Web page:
The Cellist—Jacqueline, au secours !
For her début as the new Ballet Director and Chief Choreographer of the Ballet Zürich, Cathy Marston is showing the Cellist, which she composed for the Royal Ballet in London. The ballet tells the life story of Jacqueline du Pré, cellist extraordinaire (wife of famous conductor Daniel Barenboim), struck at her prime by multiple sclerosis. The ballet is structured around the Cellist (Giulia Tonelli), the Cello (Wei Chen), and the Conductor (Esteban Berlanga), and is supported by figures of the cellist’s family, her cello teacher, and the male trio of the “musical friends”.
While this new production is breath of fresh air after more than a decade of Christian Spuck’s rule over the Ballet Zürich, it unfortunately fails to impress. Beyond a lack of proper technique (both on stage and in the orchestra pit), there seems to be somewhat of a rift between the London-born play and the Zürich cast.
The play itself is very biographical (almost ostentatiously so), closely following du Pré’s life from childhood to stardom, wedding, illness, and death. The dancing style is quite modern (especially the cello’s part, which requires some novel contorting techniques), but still more classical than what we have been accustomed to by Spuck. All of it colour-coded for your convenience, which borders on the Disney-like at times.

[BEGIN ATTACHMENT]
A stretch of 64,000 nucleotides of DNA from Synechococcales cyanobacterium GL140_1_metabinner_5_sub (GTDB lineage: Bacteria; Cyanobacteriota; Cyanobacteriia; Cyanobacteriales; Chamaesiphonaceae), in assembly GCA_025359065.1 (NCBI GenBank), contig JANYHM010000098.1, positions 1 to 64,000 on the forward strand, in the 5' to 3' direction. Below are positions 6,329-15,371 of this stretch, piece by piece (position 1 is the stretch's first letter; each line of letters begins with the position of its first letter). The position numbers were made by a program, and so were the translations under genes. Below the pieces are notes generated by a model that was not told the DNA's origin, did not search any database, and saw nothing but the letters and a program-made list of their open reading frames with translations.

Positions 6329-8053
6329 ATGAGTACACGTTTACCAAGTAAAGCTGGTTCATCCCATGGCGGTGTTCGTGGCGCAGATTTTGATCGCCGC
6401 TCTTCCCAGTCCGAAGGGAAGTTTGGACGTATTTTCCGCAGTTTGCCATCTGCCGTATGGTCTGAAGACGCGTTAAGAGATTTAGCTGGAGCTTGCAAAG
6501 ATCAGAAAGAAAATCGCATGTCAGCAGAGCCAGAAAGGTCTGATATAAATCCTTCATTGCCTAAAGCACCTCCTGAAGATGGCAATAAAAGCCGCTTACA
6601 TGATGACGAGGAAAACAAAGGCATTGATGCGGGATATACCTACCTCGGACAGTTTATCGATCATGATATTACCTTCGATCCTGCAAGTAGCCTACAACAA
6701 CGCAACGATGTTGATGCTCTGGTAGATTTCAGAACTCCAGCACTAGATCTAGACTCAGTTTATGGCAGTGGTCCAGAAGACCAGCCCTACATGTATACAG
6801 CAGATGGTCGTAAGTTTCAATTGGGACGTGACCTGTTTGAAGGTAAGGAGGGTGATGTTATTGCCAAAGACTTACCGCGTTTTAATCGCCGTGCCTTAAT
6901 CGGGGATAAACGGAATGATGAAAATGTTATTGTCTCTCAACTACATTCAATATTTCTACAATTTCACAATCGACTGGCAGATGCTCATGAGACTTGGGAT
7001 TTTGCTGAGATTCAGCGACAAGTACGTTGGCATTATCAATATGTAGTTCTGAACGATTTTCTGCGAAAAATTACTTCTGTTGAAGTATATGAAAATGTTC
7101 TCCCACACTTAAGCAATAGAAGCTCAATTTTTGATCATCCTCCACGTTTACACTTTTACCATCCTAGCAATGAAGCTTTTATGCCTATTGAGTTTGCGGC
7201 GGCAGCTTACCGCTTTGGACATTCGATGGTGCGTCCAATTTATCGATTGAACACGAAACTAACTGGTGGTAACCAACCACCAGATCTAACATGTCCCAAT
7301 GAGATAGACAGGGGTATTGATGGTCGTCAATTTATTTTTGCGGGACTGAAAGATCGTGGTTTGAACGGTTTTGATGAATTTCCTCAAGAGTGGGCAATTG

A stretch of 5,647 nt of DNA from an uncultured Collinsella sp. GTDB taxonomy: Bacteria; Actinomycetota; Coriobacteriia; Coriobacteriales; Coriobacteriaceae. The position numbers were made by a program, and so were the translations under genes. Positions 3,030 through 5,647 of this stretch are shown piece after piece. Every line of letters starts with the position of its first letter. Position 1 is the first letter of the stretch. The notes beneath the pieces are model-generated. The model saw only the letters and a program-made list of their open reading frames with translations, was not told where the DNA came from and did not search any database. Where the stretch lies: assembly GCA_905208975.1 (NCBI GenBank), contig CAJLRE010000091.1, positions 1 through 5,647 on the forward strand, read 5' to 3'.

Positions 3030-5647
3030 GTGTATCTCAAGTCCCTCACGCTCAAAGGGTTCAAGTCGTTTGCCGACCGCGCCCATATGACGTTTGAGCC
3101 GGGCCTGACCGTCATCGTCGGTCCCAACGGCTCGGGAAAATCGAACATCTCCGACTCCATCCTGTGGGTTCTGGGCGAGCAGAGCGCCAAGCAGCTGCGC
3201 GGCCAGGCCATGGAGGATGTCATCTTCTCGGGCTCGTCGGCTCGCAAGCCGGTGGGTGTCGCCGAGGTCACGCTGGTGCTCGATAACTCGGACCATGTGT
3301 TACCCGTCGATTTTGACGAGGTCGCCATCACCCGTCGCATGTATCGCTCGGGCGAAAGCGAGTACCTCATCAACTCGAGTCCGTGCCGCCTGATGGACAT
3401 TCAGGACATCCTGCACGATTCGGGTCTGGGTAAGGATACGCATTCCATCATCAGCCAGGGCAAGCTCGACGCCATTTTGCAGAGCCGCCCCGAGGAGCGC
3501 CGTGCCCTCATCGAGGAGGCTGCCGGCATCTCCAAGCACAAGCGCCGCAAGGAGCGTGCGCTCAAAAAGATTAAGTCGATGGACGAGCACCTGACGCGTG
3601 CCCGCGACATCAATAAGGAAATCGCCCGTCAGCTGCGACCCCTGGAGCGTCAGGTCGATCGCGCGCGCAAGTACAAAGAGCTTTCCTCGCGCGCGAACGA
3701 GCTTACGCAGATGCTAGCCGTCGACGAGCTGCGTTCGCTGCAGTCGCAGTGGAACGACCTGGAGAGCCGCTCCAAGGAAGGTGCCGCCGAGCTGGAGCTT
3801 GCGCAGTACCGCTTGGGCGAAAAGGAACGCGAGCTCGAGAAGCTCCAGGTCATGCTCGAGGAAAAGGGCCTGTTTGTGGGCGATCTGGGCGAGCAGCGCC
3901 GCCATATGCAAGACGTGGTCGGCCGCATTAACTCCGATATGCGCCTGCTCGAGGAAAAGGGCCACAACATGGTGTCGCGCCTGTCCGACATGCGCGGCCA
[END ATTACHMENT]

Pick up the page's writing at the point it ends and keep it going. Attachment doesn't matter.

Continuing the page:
Giulia Tonelli (the Cellist) is fantastic, and extremely virtuosic in the last scenes, where she very delicately dances an ill and stiff du Pré. The pas de deux between the Cellist and the Cello are (mostly) very nicely executed, airy and dreamy. The pas de trois however do not work; they appear stiff and unprepared.
The dancer’s technique in general leaves to be desired (I heard there were still many mistakes during the general repetition). Lack of training time in order to bring a ballet by Marston on stage before the summer pause, or stylistic incompatibilities between continental Zürich and british London.
For the music, the orchestra in general is quite alright, and Philip Feeney’s score patchworked from Elgar, Beethoven, Fauré, etc. is quite lovely, even if a bit too sentimental at times. The main cello soloist (Lev Sivkov) however, had the arduous task of holding up to Jacqueline du Pré’s best performances and now widely known style and timbre; unfortunately for the audience, this falls short (especially in the Elgar cello concerto, du Pré’s most well-known piece): too slow, not energetic and not melancholic enough. Dommage!
Let’s hope that the next production of Marston for the Ballet Zürich and the first few seasons of her era look a bit brighter.